Natalie Solent

Politics, news, libertarianism, Science Fiction, religion, sewing. You got a problem, bud? I like sewing.

E-mail: nataliesolent-at-aol-dot-com (I assume it's OK to quote senders by name.)

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I also sometimes write for Samizdata and Biased BBC.)

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Monday, May 02, 2005
"Can we talk about this later?" says the EU...

Tim Worstall examines a nice bit of political manipulation and news management on the part of the EU. I never read this sort of post without thinking, this is the future they want for us. However EU skulduggery about textiles was not the only thing that prompted the title of this post.

...and answers, No.

The mighty Worstall content fountain also, of course, hosts the Britblog roundup. One of the roundees-up (roundup-ees?) is this post from the EU serf, which (honest guv) I had noticed independently but hadn't had time to blog. The Serf quotes an article in Forbes Magazine, "Liberty, European-style" by Dan Seligman. Frighteningly it seems that a perfectly natural and unforced reading of the EU constitution might forbid discussion of measures to change what it defines as rights. The EU constitution says:

"Nothing in this Charter shall be interpreted as implying any right to engage in any activity … aimed at the destruction of any of the rights and freedoms recognized in this Charter or at their limitation."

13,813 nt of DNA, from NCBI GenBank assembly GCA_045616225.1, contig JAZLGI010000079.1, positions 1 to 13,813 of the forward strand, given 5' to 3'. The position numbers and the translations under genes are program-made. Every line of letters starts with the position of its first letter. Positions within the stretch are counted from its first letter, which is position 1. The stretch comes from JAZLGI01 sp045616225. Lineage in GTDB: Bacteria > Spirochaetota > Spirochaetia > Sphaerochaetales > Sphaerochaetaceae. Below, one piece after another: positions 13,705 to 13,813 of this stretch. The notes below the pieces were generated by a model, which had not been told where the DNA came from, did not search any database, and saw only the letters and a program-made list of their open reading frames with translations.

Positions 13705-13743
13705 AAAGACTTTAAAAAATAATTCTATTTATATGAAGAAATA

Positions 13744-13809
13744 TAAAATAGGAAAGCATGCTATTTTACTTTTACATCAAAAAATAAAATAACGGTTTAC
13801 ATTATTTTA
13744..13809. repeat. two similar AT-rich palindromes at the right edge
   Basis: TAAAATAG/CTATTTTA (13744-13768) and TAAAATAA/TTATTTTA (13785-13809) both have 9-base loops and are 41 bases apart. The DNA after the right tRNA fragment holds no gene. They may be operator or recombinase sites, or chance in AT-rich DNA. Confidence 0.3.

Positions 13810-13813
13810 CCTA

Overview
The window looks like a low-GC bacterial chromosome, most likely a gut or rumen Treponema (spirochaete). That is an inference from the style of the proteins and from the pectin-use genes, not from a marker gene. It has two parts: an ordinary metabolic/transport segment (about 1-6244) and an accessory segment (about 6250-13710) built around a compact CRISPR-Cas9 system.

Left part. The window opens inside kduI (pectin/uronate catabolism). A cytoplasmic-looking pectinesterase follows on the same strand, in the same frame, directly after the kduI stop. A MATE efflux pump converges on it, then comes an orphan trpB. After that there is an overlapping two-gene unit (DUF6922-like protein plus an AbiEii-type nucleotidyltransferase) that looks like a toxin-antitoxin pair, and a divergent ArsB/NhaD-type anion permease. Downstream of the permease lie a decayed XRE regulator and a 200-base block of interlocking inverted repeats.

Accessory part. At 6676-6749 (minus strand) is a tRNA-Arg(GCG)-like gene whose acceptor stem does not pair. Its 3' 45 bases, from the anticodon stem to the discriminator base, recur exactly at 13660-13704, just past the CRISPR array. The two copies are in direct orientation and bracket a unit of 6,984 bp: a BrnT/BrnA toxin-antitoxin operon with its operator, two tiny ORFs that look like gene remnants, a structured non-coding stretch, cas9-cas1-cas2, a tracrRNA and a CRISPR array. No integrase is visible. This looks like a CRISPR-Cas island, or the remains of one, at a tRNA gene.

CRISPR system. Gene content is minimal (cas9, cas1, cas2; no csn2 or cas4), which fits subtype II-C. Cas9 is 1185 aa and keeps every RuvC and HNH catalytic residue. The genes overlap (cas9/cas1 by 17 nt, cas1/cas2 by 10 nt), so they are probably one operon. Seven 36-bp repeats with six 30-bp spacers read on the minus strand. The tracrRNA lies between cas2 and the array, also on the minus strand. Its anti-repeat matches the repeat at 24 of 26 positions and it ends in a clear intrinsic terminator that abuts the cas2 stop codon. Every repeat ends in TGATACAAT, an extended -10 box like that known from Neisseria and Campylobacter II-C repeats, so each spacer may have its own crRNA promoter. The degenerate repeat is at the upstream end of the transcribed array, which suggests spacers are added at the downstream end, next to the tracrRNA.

Seligman writes:
This seems highly problematic. If someone were to mount a campaign favoring the death penalty, or opposing collective bargaining, or opposing preferences for women, or limiting the options of asylum-seekers, this would plainly constitute an effort to destroy rights recognized in the Charter--an activity characterized as an "abuse of rights" and therefore prohibited. The Bruges Group, a think tank in London, has published an essay arguing this case. The essay was written by Brian Hindley, a British economist, and was endorsed (in a prefatory note) by Oliver Letwin, who is now Chancellor of the Exchequer in the Tory "shadow cabinet."
An EU spokesman on cultural issues called this argument "nonsense." I am not reassured. Many a time we have been promised before a new abridgement of liberty is made law that it would only be used against obvious nutters and evildoers but that has not been the case. To take an obvious and only apparently trivial example, if someone had said at the time of the 1972 referendum on the EU that one day the law would be turned on humble market stallholders if they sold fruit in pounds and ounces then the speaker would have been denounced as a paranoid fantasist.